Is It Okay to Pee in the Ocean?: The Fascinating Science of Our Waste and Our World (Hardcover)
Get the facts you'll really want to know when you really need to go.
Why do we pee? Is pee just yellow water? Is the ocean a giant toilet bowl (eww!)? If you've ever wondered about your body's waste . . . urine luck! This book is all about pee: from why and how we do it, to its effects on our world.
Explore the human systems that make pee happen, tackle environmental questions about the impacts of human waste, discover surprising uses of urine throughout history-like in mouthwash and skin creams-and even try out at-home, hands-on experiments (with no bodily fluids required, of course!).
With engaging black-and-white-illustrations and just enough ick-factor, this engrossing (and sometimes a little bit gross) book gets to the bottom of an oft-ignored part of the science of life.
About the Author
Ella Schwartz is the author of several books for young readers, including Her Name Was Mary Katharine: The Story of the Only Woman Whose Name Appears on the Declaration of Independence, Can You Crack This Code?, Stolen Science, and Is it Okay to Pee in the Ocean? In addition to writing books, Ella is a cyber security warrior interfacing with the U.S. federal government on strategic technology initiatives. She has a bachelor's and master's degree in engineering from Columbia University. ellabooks.com
Lily Williams is the author and illustrator of If Sharks Disappeared, If Polar Bears Disappeared, If Elephants Disappeared, and If Bees Disappeared. She grew up in Northern California where she received her BFA from California College of the Arts before moving to Denver, Colorado. Lily seeks to inspire change, engage audiences, and educate people of all ages with her artwork.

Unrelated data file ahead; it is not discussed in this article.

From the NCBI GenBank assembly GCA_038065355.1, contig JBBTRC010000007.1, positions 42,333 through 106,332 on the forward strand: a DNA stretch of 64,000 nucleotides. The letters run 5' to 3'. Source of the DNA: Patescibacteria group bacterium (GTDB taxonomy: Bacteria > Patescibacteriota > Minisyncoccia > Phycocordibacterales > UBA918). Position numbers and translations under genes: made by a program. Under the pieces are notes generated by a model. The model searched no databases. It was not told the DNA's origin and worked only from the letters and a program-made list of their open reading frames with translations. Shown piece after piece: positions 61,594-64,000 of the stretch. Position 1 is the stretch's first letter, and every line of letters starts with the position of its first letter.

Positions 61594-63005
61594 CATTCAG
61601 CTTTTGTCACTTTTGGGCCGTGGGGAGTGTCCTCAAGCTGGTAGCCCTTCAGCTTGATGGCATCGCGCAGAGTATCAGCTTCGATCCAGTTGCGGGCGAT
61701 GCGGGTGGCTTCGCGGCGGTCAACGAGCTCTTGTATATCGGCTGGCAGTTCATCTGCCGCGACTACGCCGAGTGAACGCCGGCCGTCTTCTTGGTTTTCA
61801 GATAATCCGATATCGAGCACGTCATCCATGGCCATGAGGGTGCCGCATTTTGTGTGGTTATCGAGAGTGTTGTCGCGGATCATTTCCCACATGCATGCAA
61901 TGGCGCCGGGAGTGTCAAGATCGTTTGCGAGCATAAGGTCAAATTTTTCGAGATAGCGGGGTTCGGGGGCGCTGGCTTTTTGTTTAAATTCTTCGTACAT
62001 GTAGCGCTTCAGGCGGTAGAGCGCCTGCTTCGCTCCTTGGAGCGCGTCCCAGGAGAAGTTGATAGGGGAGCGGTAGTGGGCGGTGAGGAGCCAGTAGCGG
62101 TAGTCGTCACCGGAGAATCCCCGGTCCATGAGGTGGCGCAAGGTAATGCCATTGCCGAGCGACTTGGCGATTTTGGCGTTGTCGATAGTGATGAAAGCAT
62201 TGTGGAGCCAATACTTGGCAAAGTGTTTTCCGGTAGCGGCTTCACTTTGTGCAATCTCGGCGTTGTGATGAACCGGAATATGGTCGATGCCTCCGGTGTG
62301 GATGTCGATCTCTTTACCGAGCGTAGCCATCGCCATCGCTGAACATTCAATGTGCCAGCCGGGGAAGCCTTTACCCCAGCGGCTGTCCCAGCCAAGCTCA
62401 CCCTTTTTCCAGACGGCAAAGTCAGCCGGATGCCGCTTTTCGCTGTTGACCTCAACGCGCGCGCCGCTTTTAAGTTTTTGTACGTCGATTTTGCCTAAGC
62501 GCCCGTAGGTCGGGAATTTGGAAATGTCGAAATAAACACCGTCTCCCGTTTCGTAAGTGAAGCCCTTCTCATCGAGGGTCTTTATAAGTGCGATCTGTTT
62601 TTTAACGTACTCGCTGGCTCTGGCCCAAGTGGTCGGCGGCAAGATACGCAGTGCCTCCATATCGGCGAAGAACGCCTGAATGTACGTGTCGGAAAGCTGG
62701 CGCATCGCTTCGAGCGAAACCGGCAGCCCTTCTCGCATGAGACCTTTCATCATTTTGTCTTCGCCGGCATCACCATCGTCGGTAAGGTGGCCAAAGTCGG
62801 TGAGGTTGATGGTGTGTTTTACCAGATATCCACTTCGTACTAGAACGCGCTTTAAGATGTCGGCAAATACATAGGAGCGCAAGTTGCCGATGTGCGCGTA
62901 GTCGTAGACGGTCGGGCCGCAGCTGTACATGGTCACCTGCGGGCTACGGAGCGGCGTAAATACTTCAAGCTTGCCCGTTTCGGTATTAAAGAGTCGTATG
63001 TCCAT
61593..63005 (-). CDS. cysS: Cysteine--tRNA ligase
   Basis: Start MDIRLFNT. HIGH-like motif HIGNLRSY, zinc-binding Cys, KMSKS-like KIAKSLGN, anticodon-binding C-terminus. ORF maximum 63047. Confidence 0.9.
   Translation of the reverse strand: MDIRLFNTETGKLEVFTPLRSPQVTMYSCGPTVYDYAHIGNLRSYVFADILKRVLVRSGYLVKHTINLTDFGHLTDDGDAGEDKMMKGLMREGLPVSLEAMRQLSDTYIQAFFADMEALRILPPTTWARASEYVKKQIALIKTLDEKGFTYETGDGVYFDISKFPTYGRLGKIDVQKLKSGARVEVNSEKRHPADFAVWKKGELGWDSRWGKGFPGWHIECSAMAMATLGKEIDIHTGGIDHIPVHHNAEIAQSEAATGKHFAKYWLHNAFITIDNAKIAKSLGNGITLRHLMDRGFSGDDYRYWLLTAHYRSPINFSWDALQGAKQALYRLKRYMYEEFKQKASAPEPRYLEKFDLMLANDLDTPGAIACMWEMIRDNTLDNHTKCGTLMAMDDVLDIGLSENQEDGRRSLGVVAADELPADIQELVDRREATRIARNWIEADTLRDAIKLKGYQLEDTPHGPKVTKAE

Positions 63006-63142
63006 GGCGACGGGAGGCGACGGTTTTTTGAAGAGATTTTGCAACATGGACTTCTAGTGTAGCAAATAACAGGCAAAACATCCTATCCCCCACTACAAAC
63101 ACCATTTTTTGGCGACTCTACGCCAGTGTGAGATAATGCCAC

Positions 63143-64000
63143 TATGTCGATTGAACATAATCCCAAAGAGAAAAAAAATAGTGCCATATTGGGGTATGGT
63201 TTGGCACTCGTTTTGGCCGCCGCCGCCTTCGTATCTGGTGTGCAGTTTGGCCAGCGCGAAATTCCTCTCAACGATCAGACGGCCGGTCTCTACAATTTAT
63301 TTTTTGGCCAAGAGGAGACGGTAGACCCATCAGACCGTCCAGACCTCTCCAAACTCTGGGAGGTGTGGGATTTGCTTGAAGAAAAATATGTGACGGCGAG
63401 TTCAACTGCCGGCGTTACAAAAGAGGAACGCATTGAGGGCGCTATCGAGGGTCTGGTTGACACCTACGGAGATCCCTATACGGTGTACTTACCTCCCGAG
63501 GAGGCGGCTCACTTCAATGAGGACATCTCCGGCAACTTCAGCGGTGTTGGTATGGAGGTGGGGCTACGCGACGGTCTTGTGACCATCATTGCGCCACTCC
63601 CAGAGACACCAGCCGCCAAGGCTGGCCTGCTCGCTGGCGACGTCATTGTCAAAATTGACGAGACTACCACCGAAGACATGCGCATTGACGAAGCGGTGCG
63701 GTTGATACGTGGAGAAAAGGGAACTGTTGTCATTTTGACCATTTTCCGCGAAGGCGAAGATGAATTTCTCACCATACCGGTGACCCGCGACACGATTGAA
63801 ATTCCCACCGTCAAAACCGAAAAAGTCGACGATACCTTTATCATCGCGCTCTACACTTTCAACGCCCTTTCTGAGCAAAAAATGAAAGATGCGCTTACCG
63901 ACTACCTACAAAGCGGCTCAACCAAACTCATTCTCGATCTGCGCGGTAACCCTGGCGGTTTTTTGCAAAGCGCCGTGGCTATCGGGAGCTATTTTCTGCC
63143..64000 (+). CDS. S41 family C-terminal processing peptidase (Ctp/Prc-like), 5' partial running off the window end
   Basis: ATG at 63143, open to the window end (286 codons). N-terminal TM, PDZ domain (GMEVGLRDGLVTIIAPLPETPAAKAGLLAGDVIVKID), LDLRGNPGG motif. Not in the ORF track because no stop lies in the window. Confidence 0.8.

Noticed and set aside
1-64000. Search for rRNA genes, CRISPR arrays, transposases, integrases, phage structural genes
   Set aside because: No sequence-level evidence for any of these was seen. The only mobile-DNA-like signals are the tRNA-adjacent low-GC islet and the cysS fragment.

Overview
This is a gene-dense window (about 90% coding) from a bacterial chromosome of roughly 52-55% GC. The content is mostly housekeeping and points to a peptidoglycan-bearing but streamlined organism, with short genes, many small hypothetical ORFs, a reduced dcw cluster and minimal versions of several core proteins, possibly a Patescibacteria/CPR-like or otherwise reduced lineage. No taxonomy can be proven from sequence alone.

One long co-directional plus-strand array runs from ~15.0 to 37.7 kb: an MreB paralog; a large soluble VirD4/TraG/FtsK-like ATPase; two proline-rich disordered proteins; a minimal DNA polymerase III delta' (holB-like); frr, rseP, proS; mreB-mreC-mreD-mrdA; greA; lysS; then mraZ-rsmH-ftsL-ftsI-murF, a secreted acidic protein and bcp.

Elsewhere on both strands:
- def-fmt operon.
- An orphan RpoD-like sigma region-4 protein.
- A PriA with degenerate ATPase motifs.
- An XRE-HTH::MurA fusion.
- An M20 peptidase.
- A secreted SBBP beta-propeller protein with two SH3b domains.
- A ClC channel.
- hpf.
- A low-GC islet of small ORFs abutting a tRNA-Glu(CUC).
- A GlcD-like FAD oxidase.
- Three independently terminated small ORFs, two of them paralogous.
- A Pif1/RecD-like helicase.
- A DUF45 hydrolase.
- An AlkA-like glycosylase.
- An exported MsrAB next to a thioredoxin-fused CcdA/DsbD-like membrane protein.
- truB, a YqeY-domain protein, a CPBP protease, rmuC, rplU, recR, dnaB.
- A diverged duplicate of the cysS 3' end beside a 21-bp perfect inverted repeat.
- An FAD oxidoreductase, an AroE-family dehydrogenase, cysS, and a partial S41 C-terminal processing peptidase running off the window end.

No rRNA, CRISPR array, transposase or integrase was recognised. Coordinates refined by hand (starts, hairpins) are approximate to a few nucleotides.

“A steady stream of information about marine chemistry and ecology . . . with a few drops of common sense . . . Well worth a go for being so expansive and a bit more than ankle deep.” —Kirkus Reviews
“Scientific information blends seamlessly with fun facts to deliver everything you would want to know about pee . . . This is a science title that will jump off the nonfiction shelf.” —School Library Connection
“Hands-on history for budding spies, hackers, or anyone with a secret message to send . . . Offer[s] a broad and lucid survey of cryptographic strategies.” —Kirkus Reviews, on Can You Crack the Code?
“A useful counterweight to conventional books describing breakthroughs in science, medicine, and engineering.” —Booklist, on Stolen Science